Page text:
Best ENTP quotes

Not all of these quotes are by ENTPs, but they’re definitely in the spirit of ENTPs.

Richard Feynman:

“Study hard what interests you the most in the most undisciplined, irreverent and original manner possible.”

“I would rather have questions that can’t be answered than answers that can’t be questioned.”

“The first principle is that you must not fool yourself and you are the easiest person to fool.”

“I think it’s much more interesting to live not knowing than to have answers which might be wrong. I have approximate answers and possible beliefs and different degrees of uncertainty about different things, but I am not absolutely sure of anything and there are many things I don’t know anything about, such as whether it means anything to ask why we’re here. I don’t have to know an answer. I don’t feel frightened not knowing things, by being lost in a mysterious universe without any purpose, which is the way it really is as far as I can tell.” – Richard Feynman

“There is no reality except the one contained within us. That is why so many people live such an unreal life. They take the images outside them for reality and never allow the world within to assert itself.” – Herman Hesse

“A successful person isn’t necessarily better than her less successful peers at solving problems; her pattern-recognition facilities have just learned what problems are worth solving.” – Ray Kurzweil

“There’s nothing worse than sitting down to write a novel and saying, ‘Well, okay, I’m going to do something of high artistic worth.” – Douglas Adams

“We keep moving forward, opening new doors, and doing new things, because we’re curious and curiosity keeps leading us down new paths.” – Walt Disney

“The unreal is more powerful than the real. Because nothing is as perfect as you can imagine it. Because its only intangible ideas, concepts, beliefs, fantasies that last. Stone crumbles. Wood rots. People, well, they die. But things as fragile as a thought, a dream, a legend, they can go on and on. If you can change the way people think. The way they see themselves. The way they see the world. You can change the way people live their lives. That’s the only lasting thing you can create.” – Chuck Pahlaniuk

“The surest way to corrupt a youth is to instruct him to hold in higher esteem those who think alike than those who think differently.” –Nietzsche

“Judge a man by his questions rather than his answers.” – Voltaire

“To criticize a person for their race is manifestly irrational and ridiculous, but to criticize their religion, that is a right. That is a freedom. The freedom to criticize ideas, any ideas – even if they are sincerely held beliefs – is one of the fundamental freedoms of society. A law which attempts to say you can criticize and ridicule ideas as long as they are not religious ideas is a very peculiar law indeed. It all points to the promotion of the idea that there should be a right not to be offended. But in my view the right to offend is far more important than any right not to be offended. The right to ridicule is far more important to society than any right not to be ridiculed because one in my view represents openness – and the other represents oppression.” – Rowan Atkinson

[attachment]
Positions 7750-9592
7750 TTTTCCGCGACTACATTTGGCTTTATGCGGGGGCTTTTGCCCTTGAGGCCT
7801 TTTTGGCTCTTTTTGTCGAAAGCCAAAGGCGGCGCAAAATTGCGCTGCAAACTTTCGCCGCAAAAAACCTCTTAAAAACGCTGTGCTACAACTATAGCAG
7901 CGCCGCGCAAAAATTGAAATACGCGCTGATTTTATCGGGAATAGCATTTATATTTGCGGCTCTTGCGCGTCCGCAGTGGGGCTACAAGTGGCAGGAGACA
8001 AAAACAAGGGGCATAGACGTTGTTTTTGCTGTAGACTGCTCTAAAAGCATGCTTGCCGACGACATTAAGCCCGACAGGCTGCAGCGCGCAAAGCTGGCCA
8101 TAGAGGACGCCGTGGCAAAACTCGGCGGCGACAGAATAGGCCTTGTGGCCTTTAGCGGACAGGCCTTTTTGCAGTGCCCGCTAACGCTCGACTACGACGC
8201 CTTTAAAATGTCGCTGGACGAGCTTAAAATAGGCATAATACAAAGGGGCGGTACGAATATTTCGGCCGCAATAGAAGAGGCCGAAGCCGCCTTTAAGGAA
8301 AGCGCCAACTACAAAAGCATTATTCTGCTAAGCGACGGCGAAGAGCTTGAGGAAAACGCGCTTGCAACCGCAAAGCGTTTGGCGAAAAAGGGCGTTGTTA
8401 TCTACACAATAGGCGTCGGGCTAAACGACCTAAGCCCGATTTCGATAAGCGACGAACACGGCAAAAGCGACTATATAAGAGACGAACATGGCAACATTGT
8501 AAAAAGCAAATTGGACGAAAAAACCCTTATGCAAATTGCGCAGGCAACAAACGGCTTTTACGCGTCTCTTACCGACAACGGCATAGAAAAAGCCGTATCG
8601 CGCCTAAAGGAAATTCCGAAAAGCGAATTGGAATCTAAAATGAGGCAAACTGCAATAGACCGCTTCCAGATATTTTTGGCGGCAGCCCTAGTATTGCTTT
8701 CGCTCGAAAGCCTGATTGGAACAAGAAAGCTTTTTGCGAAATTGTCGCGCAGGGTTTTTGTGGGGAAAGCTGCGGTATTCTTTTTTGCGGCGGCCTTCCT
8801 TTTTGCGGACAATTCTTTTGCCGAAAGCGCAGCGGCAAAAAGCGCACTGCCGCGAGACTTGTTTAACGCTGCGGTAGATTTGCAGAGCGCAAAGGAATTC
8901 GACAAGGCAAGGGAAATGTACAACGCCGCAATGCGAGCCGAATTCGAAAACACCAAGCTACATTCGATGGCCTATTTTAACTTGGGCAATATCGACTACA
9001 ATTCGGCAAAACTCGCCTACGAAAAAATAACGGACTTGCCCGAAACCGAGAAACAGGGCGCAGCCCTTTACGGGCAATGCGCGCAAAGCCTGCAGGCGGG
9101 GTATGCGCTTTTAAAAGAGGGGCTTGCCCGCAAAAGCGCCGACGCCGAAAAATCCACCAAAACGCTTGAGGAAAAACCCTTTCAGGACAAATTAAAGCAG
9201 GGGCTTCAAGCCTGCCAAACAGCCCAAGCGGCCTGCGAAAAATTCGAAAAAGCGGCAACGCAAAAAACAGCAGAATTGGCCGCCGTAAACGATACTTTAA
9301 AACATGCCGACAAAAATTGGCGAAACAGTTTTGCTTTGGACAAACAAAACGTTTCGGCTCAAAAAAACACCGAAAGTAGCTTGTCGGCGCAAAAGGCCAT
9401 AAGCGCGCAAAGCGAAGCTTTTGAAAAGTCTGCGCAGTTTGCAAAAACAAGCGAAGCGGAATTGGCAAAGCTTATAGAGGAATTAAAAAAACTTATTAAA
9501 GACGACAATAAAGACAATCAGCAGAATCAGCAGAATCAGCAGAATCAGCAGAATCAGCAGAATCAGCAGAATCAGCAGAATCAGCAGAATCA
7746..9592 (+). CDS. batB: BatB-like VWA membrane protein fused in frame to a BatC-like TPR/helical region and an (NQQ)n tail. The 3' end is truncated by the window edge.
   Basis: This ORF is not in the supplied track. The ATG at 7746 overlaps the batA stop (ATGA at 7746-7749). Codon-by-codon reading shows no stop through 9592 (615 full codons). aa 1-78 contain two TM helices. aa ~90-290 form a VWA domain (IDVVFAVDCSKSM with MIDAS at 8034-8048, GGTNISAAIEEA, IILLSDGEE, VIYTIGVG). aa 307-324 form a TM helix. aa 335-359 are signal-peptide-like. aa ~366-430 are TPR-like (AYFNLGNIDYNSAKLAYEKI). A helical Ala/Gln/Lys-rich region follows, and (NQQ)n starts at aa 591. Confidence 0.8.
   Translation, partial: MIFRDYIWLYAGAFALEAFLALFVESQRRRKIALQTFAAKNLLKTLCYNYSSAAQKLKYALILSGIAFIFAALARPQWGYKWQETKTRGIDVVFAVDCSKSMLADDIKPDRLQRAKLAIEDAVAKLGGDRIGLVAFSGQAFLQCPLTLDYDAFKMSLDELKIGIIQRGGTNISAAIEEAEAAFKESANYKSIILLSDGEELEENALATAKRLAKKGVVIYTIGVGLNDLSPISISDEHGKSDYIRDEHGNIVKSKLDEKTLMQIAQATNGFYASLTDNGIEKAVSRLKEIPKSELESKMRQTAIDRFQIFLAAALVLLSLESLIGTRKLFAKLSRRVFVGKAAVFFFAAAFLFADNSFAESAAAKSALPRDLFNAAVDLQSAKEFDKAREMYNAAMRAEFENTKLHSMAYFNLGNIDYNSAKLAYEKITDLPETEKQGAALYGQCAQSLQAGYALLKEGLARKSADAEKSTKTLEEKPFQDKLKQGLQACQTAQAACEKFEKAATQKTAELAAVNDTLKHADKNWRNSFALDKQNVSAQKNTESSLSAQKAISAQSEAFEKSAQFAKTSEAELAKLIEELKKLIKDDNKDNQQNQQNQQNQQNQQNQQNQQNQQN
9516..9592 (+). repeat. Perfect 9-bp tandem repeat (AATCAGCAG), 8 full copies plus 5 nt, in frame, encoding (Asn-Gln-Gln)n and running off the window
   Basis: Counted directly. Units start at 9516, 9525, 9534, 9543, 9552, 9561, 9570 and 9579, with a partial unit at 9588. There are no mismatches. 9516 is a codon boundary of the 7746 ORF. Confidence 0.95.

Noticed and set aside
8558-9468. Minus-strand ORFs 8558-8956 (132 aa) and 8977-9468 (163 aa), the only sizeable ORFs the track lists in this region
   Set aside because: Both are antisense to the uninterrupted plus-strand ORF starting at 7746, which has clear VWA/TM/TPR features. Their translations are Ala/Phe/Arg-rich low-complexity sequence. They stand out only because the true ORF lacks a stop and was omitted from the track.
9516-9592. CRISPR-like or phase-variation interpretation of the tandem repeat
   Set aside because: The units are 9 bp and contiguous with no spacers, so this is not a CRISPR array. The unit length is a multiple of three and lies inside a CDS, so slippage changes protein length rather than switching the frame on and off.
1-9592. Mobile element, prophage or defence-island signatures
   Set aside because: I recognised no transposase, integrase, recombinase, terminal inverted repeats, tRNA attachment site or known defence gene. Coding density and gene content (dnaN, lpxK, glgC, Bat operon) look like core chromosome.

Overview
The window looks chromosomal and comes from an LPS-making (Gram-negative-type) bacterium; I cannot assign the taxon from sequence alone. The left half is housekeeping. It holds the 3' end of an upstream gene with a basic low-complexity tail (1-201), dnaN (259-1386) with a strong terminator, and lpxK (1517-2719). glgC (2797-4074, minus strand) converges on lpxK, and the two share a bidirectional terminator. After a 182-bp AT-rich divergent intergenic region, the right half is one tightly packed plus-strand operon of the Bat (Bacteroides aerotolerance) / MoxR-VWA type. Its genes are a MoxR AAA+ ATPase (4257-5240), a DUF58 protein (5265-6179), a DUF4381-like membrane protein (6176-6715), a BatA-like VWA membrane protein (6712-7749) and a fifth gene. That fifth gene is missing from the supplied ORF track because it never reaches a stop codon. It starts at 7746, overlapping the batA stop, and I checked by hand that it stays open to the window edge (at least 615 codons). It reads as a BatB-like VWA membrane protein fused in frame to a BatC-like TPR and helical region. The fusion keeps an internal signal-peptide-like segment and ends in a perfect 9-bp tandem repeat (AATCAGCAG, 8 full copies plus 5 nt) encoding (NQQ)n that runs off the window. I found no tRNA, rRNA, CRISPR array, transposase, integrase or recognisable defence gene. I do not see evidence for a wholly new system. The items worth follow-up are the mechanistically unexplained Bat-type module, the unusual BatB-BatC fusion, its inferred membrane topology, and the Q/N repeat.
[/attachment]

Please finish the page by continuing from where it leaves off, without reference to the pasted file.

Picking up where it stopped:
ENTP Clichés

The following are just tired, overdone clichés for unimaginative ENTPs:

“I’m so random! Onion! Global warming! Corruption! Amoeba! Interstate highways! Metaphysics! Language!” – the mere act of flitting from thing to thing does not make you an interesting person.

“I have a habit of starting things without fini” – haha, this is funny because you didn’t finish the sentence, right? So original!

“Article on procrastination? I’ll read it later.”  Everybody has heard this joke. Put in a little more effort. Maybe try engaging with the subject matter?

“I’m an asshole, but I’m an honest, so it’s okay.” That’s a very low bar to set for yourself.


…found here.

On Argument, Discussion, and Disagreement

  • Being able to seriously consider points of view that you disagree with. /u/Canuck314159
  • “It is the mark of an educated mind to be able to entertain a thought without accepting it.” -Aristotle via /u/hellothereholly
  • When you have an opinion on something and once presented with new facts you are open to changing your opinion. /u/j-sap
  • Letting conversations go before they turn into arguments. /u/TedFartass
  • Being able to walk away when you should. Whether it be a confrontation, relationship, bad situation etc. /u/monsterr101
  • Walking away from everything is also immature. I know loads of people that break as soon as any pressure is applied to them. /u/Blitz_Dat_Anus
  • There’s a fine line between quitting and knowing nothing more can be gained. I thinking the maturity part comes in knowing and accepting the difference. /u/Scadilla [+1]
  • Being able to accept that you were wrong. /u/anirishman15
  • Similarly, being able to make a sincere apology. “I’m sorry you took it that way” is not a sincere apology. /u/senatorskeletor
  • Similarly, being able to swallow your ego and apologize even if you don’t necessarily think you’ve done anything wrong. “I completely understand your point and sincerely apologize for the lapse in communication,” instead of “can’t you read, I clearly said XYZ.” Especially when dealing with customers/clients. /u/nightstryker
  • When you know you’re right but don’t feel the need to correct someone on it. /u/LilyPomegranate
  • Also, knowing when to shut up even when you’re right. /u/recipriversexcluson